Part 3: Garnishee Orders
There are two main types of Garnishee Orders which are issued in the Local Court. These include the Garnishee Order for Debts and Garnishee Order for Wages or Salary.
- Garnishee Order for Debts:
- The most common Garnishee Orders are those which are served on the debtor’s bank account. The rider is that the rules now require you to specify the debtors bank account number.
- If the debt owed to the debtor is also owed to another individual or entity, such as a joint bank account, the garnishee does not have to pay the sum to the debtor.
- Garnishee Order for Wages or Salary:
- The Garnishee Order is issued on a person’s employer for their wages or salary.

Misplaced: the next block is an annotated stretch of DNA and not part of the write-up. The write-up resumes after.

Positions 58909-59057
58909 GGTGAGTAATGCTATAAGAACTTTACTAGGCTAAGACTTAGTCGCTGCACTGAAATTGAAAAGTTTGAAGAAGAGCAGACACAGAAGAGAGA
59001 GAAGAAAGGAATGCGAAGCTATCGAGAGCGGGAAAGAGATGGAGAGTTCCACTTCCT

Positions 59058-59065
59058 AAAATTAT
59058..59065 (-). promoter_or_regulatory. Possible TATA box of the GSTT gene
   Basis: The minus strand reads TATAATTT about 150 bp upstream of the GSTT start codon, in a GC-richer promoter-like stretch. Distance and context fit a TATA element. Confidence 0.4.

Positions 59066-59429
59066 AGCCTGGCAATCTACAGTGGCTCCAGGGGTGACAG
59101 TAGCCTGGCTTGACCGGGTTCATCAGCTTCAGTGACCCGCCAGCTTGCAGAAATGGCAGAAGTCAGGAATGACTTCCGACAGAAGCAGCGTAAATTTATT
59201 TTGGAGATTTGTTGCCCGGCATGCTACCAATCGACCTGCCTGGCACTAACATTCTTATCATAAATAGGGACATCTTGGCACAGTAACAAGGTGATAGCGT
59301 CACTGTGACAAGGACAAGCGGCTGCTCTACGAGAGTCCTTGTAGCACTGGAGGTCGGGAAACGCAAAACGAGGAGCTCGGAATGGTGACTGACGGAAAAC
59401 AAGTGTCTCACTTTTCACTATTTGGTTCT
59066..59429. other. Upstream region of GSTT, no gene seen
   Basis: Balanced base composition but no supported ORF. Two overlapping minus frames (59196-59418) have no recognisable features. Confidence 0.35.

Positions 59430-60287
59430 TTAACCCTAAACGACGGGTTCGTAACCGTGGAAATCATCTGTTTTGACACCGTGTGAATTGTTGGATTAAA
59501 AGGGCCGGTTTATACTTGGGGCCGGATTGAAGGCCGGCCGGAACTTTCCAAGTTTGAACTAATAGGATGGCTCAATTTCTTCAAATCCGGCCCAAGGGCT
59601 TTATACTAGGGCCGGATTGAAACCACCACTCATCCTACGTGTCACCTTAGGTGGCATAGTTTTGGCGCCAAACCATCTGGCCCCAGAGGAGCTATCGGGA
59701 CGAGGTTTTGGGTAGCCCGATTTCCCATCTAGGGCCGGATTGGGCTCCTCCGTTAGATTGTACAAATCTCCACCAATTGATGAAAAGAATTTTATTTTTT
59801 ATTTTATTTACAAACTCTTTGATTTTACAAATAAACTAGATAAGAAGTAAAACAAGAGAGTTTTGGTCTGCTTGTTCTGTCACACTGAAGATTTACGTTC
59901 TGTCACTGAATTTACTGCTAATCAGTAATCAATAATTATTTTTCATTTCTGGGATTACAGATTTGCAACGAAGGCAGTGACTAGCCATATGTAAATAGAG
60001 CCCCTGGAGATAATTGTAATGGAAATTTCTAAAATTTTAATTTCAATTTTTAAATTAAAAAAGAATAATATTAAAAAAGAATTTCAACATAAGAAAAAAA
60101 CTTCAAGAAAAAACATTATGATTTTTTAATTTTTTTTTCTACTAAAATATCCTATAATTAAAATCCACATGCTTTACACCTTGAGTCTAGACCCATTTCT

- There is a prescribed amount which must remain within the bank account of the debtor. This is what is known as “the weekly compensation amount” and is $523.10 as of 1 April 2020.
- This prescribed amount is adjusted in April and October each year.
- Filing a Garnishee Order for Wages or Salary often prompts the debtor to make an application to pay the debt by instalments.
- If the application for the instalment plan is granted by the Court, the Garnishee Order will operate for the instalment amount to be drawn instead.
- Garnishee Summons:
- If the Garnishee fails to comply with the Order, the creditor can seek an order for a judgment against them for the debt or for the wages or salary.
- This can be done by way of issuing a statement of claim on the Garnishee and seeking payment by relying on section 124 of the Civil Procedure Act 2005 (NSW).
- Caution should be exercised when issuing such proceedings noting that issues may arise with evidence if the Garnishee disputes the amount owing and you need to justify a debt which is owed to the debtor without their assistance.